Thinning
approach
TI Productive time
(h ha-1)
Working time
(h ha-1)
Labor costs
(€ ha-1)
Influence of TI
(share of normal TI)
Reduction
of cost *
ST1800 Weak 27.1 ± 0.9 42.8 ± 1.4 1052 ± 34 80 ± 2 -
Normal 33.7 ± 1.2 53.3 ± 1.9 1311 ± 47 100
High 40.4 ± 1.5 63.9 ± 2.5 1572 ± 60 120 ± 4
ST400 Weak 7.6 ± 0.5 12.0 ± 0.8 296 ± 19 83 ± 4 73 ± 4 %
Normal 9.2 ± 0.6 14.5 ± 1.0 356 ± 25 100
High 10.7 ± 0.8 16.8 ± 1.2 414± 30 116 ± 7
ST100 Weak 2.8 ± 0.3 4.5 ± 0.5 110 ± 12 88 ± 6 90 ± 1 %
Normal 3.2 ± 0.4 5.1 ± 0.6 125 ± 15 100
High 3.6 ± 0.5 5.7 ± 0.7 140 ± 18 112 ± 10

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The relationship between time consumption (TC) and the number of candidate/crop trees per hectare (NCT) for each category of thinning intensity was a result of the none-normally distributed and heteroscedastic data predicted by a general linear model (eqn. 6):

\begin{equation} TC = NCT \cdot k + \varepsilon \end{equation}

where k represents the slope and ε is the interception of the general linear model.

Logarithmic regression models were used to predict the relationships between elements of time structure (ETS) and the number of candidate trees per hectare (NCT) for each of the thinning intensities (eqn. 7):

\begin{equation} ETS = log (NCT) \cdot k + \varepsilon \end{equation}

where k represents the slope and ε is the interception of of the lin-log model.

Cost analysis

In order to compare thinning systems in terms of costs, productive time was first converted into working time using the coefficient of unproductive time from the national standard times for forest operation. The labor costs (€ 24.6 per working hour) were based on a previous survey in which a cost calculation was done for a chainsaw worker ([5]).

  Results 

Productive time

The productive time during precommercial thinning operations in young mountain beech stands increases linearly with the number of candidates/crop trees per ha (Fig. 2). The time consumption was 3.2 h ha-1 for situational precommercial thinning at a normal thinning intensity with final distances (ST100), 9.2 h ha-1 for situational precommercial thinning with half-final distances (ST400) and 33.7 h ha-1 for selective precommercial thinning (ST1800).

Fig. 2 - Productive time in hours per hectare, depending on the number of candidates/crop trees per hectare with high (red), normal (blue) and weak (green) thinning of a young beech mountain stand.

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Thinning intensity also has a significant influence on time consumption (Kruskal-Wallis test; ST1800: χ2 = 26.569, p <0.001; ST400: χ2 = 2573, p <0.001; ST100: χ2 = 1920, p <0.001). The average consumption of productive time varied from normal thinning intensity by ± 6.5 h ha-1 for selective precommercial thinning (ST1800) depending on the variation in thinning intensity from weak to strong, by ± 1.5 h ha-1 for situational precommercial thinning at half-final distances (ST400) and by ± 0.4 h ha-1 for situational precommercial thinning at final distances.

Main productive time

Analysis of the relationship between the proportion of main productive time and the number of candidates/crop trees in the precommercial thinning of young beech mountain stands showed that the data are distributed in the form of an increasing logarithmic curve (high thinning intensity: p <0.001, R2 = 0.936; normal thinning intensity: p <0.001, R2 = 0.947; weak thinning intensity: p <0.001, R2 = 0.966 - Fig. 3). In addition to the influence of the number of candidates or crop trees per hectare, a significant effect of thinning intensity was also observed (Kruskal-Wallis test; ST1800: χ2 = 2968.8, p <0.001; ST400: χ2 = 2891.6, p <0.001; ST100: χ2 = 2597.2, p <0.001).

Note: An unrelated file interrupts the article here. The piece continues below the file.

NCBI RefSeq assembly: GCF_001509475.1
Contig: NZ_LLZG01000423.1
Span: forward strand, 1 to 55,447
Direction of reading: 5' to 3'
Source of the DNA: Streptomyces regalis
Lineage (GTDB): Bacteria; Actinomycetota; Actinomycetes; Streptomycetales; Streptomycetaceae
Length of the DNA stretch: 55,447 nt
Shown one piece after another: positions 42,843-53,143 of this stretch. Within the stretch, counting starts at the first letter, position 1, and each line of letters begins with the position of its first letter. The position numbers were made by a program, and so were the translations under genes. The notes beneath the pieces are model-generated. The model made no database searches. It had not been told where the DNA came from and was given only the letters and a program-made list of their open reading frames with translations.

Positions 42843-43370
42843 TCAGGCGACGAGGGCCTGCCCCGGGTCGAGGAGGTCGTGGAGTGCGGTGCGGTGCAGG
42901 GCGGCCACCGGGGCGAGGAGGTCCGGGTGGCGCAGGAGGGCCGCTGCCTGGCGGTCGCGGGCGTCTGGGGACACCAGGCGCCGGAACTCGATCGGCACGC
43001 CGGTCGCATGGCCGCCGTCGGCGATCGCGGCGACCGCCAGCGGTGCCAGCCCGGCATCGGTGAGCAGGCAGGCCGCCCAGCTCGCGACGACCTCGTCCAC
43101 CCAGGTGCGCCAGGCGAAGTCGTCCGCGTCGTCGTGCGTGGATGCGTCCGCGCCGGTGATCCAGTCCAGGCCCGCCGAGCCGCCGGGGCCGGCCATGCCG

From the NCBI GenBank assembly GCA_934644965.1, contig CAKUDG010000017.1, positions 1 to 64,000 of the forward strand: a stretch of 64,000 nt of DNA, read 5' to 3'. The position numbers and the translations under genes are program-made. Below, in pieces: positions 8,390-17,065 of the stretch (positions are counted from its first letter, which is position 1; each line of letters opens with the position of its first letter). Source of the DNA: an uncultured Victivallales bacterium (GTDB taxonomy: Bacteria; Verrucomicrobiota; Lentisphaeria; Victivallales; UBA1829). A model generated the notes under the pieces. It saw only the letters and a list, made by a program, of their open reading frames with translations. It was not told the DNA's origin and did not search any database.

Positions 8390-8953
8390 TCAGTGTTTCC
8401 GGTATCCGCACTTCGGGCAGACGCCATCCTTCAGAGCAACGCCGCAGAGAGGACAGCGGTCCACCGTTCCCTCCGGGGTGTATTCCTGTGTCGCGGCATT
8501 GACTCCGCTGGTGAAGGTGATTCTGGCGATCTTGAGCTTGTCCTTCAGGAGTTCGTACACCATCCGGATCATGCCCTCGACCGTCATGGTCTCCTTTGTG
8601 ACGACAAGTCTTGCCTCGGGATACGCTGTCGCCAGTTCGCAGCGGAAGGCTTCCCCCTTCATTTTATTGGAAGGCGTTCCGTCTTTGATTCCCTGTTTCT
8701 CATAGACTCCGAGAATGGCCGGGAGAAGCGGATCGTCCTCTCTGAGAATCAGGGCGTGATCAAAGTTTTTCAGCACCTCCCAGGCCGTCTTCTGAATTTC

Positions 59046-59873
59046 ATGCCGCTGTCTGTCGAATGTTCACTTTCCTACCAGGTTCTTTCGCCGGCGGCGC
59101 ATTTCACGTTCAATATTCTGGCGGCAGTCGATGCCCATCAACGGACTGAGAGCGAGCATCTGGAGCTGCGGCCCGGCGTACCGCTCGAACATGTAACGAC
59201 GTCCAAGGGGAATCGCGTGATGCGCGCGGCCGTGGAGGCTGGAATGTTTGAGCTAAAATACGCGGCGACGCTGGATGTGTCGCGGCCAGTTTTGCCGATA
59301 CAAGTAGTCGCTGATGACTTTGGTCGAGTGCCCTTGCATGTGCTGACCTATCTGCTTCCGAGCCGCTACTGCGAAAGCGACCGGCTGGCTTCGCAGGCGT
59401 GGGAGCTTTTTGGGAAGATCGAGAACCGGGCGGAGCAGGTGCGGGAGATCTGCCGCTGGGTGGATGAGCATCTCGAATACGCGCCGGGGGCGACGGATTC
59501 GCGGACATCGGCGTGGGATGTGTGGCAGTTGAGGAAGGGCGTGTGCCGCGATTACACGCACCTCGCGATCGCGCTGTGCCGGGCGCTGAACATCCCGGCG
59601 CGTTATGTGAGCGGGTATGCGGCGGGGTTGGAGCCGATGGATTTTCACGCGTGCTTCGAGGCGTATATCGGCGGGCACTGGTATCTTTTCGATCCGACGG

Fig. 3 - Impact of the number of candidates/crop trees on the proportion of main productive time in high (red), normal (blue) and weak (green) thinning intensity of a young beech stand.

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Auxiliary productive time

An analysis of the relationship between the share of auxiliary productive time (movements) within productive time and the number of candidate/crop trees showed that, irrespective of thinning intensity, auxiliary productive time depends on the number of candidates or crop trees. The data are distributed in the form of a descending logarithmic curve (high thinning intensity: p <0.001, R2 = 0.936; normal thinning intensity: p <0.001, R2 = 0.947; weak thinning intensity: p <0.001, R2 = 0.966 - Fig. 4). In addition to the number of candidates or crop trees, thinning intensity is also significantly affected by the auxiliary productive timeshare (Kruskal-Wallis test; ST1800: χ2 = 2968.8, p <0.001; ST400: χ2 = 2891.6, p <0.001; ST100: χ2 = 2597.2, p <0.001).

Fig. 4 - Impact of the number of candidates/crop trees on the share of auxiliary productive time in high (red), normal (blue) and weak (green) thinning intensity of a young beech mountain stand.

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Cost analysis

Working time consumption was dependent on the precommercial thinning approach and thinning intensity. For selective precommercial thinning, working time varied between 42.8 and 63.9 h ha-1. For situational thinning at half-final distances, time consumption varied between 12 and 16.8 h ha-1, and for situational thinning at final distances, time consumption of varied between 4.5 and 5.7 h ha-1.

The resulting cost of tending young beech stands was between € 1052 and € 1572 for selective thinning, between € 296 and € 411 for situational thinning at half-final distances and between € 110 and € 140 per hectare for situational thinning at final distances. The influence of thinning intensity on labor costs, relative to the deviation from costs at normal thinning strength, decreased between thinning approaches (ST1800: ± 20%; ST400: ± 17%; ST100: ± 12% - Tab. S2 in Supplementary material).